When this provocative Esquire cover image was released in 1968, Muhammad Ali had been stripped of his title for refusing to be inducted into the U.S. Armed Forces and serve in the Vietnam War.
Ali, who had recently converted to the Nation Of Islam, believed that the war was against the teachings of the Holy Qur’an. As a result, he was arrested, tried and found guilty of draft evasion. The case would later be overthrown in the Supreme Court.
The idea of the cover image came from famous art director George Lois1, who decided to depict Ali as Saint Sebastian.
Lois believed that“everything you do has to be a unique surprising solution. The bigger the idea, the more shocking and memorable it will be. It’s really simple.”
One of my favorite quotes from him is that: “Creativity can solve almost any problem. The defeat of habit by originality, overcomes everything.”
With over 90 Esquire covers to his credit, Lois’s work was so influential that it was displayed at the MoMA and into this coffee book collection.
According to photographer Carl Fischer, who worked with Lois on many of his covers:
“We worked over the telephone. Lois never made layouts, never made drawings for the covers. He just had the idea of what the cover should be and he would call up and say, “We have a story about Ali and the fact that he lost his title. Why don’t we do something with him as Saint Sebastian?”
In an interview with Juxtapoz magazine, Lois described the process of connecting with Ali and his hesitancy during the shoot:
I get Ali on the phone and told him that I need him in NYC for 2 days, and he says “Gee George, I can’t…”. And I said, “Fuck you, you’re not doing anything.”
There wasn’t a fight. He had no license to fight, and he would just go to colleges and give talks. He was funny as hell.
Anyways, so I said “I’m going to take a photo of you as Saint Sebastian, blah blah blah.” And Ali says okay. I told him to bring his pretty white fucking trunks and his pretty white shoes and bring your sorry ass.
The day of the shoot, I had looked at hundreds of pictures of the great painting of Saint Sebastian and they are all really bright. But I told Ali, “I want you to pose where your body is very quiet but your head is in pain because I don’t want to show your body like that. I want to show your body strong, but your head is in pain.”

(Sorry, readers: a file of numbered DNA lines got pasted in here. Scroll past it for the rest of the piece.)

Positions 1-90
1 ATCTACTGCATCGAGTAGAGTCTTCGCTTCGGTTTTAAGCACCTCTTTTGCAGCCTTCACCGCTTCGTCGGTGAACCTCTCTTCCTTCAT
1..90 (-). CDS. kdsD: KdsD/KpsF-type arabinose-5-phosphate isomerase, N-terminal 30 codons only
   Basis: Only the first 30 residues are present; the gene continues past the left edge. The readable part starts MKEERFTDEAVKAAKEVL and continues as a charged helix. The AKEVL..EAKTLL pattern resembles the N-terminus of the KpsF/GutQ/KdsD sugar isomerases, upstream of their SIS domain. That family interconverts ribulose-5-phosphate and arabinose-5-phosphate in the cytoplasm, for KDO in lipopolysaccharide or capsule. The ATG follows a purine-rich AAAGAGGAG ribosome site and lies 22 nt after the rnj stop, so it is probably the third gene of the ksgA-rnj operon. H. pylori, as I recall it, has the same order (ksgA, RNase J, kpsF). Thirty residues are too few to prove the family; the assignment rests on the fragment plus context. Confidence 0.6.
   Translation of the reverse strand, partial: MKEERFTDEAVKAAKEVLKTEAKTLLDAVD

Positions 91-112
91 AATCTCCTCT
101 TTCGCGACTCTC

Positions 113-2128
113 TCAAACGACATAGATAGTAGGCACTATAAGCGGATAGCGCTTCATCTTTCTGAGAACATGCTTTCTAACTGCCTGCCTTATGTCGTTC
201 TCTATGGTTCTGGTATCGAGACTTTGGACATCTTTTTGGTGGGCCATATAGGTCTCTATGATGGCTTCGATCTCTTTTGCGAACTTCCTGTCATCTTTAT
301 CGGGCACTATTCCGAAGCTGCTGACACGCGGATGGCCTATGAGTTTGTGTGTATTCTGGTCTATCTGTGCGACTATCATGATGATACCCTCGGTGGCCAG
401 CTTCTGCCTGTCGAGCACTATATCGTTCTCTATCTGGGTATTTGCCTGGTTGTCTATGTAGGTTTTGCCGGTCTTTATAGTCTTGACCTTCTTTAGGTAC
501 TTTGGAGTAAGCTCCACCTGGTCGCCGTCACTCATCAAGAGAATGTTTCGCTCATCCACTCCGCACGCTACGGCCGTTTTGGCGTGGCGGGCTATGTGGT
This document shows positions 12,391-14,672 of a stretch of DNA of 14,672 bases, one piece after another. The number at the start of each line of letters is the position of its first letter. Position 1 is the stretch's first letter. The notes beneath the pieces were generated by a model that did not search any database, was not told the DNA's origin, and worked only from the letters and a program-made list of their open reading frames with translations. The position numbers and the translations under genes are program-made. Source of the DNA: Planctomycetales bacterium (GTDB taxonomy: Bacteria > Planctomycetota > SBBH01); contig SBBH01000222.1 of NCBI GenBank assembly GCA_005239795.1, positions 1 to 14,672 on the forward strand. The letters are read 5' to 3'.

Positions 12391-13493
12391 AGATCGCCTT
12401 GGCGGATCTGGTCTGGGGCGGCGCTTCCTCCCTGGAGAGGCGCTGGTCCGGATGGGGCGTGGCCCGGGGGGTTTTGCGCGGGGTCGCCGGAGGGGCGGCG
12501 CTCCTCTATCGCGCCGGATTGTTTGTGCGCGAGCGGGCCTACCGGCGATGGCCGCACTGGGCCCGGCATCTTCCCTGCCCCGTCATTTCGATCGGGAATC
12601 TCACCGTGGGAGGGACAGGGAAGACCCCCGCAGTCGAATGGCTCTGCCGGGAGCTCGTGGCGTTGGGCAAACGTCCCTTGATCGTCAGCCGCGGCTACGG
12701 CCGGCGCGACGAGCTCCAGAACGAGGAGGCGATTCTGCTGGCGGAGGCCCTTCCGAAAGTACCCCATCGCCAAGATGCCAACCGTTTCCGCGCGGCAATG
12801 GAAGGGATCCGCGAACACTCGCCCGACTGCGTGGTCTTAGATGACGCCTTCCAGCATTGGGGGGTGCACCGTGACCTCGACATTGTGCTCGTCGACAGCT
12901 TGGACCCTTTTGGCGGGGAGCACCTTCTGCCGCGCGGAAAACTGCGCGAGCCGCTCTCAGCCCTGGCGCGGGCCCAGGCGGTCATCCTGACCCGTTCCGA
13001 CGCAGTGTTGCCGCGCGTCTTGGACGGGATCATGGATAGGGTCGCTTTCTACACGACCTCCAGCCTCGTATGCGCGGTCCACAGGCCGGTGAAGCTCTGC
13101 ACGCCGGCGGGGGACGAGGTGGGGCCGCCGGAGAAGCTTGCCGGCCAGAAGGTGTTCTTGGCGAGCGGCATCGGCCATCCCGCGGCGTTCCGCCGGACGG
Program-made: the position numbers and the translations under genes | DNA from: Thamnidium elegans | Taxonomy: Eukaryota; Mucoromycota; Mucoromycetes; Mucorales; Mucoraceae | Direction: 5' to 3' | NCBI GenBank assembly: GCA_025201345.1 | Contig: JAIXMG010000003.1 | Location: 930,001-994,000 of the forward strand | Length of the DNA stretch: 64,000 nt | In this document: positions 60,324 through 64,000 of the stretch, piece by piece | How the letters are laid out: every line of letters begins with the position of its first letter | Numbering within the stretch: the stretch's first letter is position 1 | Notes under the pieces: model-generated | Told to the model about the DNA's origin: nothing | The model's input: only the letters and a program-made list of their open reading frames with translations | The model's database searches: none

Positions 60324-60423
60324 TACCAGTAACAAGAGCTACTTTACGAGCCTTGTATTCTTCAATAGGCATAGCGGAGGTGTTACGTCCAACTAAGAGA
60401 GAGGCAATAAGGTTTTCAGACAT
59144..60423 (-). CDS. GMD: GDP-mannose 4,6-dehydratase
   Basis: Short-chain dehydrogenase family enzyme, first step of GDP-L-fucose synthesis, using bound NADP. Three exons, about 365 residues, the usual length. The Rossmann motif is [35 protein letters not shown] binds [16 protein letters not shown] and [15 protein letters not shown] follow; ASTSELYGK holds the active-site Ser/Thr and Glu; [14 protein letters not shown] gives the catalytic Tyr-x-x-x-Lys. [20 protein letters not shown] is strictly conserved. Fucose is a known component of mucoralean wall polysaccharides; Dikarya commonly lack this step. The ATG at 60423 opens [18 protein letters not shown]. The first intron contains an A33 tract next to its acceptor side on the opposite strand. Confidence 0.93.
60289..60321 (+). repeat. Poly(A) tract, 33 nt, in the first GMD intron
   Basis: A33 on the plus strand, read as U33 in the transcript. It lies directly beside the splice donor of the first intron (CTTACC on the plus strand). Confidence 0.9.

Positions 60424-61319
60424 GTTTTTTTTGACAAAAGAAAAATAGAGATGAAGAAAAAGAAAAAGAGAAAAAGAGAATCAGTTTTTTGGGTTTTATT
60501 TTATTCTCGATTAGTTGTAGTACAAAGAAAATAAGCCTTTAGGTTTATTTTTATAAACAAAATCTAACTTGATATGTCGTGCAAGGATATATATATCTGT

So he’s looking at this postcard of the painting and he looks at it and says, “Hey George, is he a Christian?” And I say, “Saint Sebastian… yes he’s a Christian!”
And Ali says. “George I can’t pose as a Christian.” I said, “It’s a symbolic thing. Anyone in the world can look at this thing and understand the imagery. And the imagery doesn’t say that you’re a Christian, the imagery says that you are a martyr. And what I am saying is that you a martyr to your race, you are a martyr because of the war. It’s a combination of race, religion, and war in one image, you’re symbolizing it in one image.”
And he says, “George, I can’t pose as a Christian, this is against my religion.”
I go holy shit, “Who can I talk to? He didn’t know who. And I said, “Can I talk to Elijah Muhammad? Can you get him on the phone?”
It takes about 2 minutes, but Ali gets him on the phone, so I pick up and have about a 15 minute talk about what religion am I, how old am I, etc. I’m talking to him about symbolism, how Ali is a martyr, blah blah blah. Finally, Elijah asks to speak to Ali.
Then, Ali gets off the phone with him and says, “Lets do it!”
1 Lois’s most recognizable Esquire cover is probably this one of Andy Warhol. He also once put Sonny Liston in a Santa Clause outfit and explained: “If I were a black guy back then I would have been a terrorist! I showed the meanest mother fucker, the nastiest man who ever lived, scowling at the camera in a Santa Clause outfit. The last man America wants to see go down a chimney is Sonny Liston!”
photo via Newmanology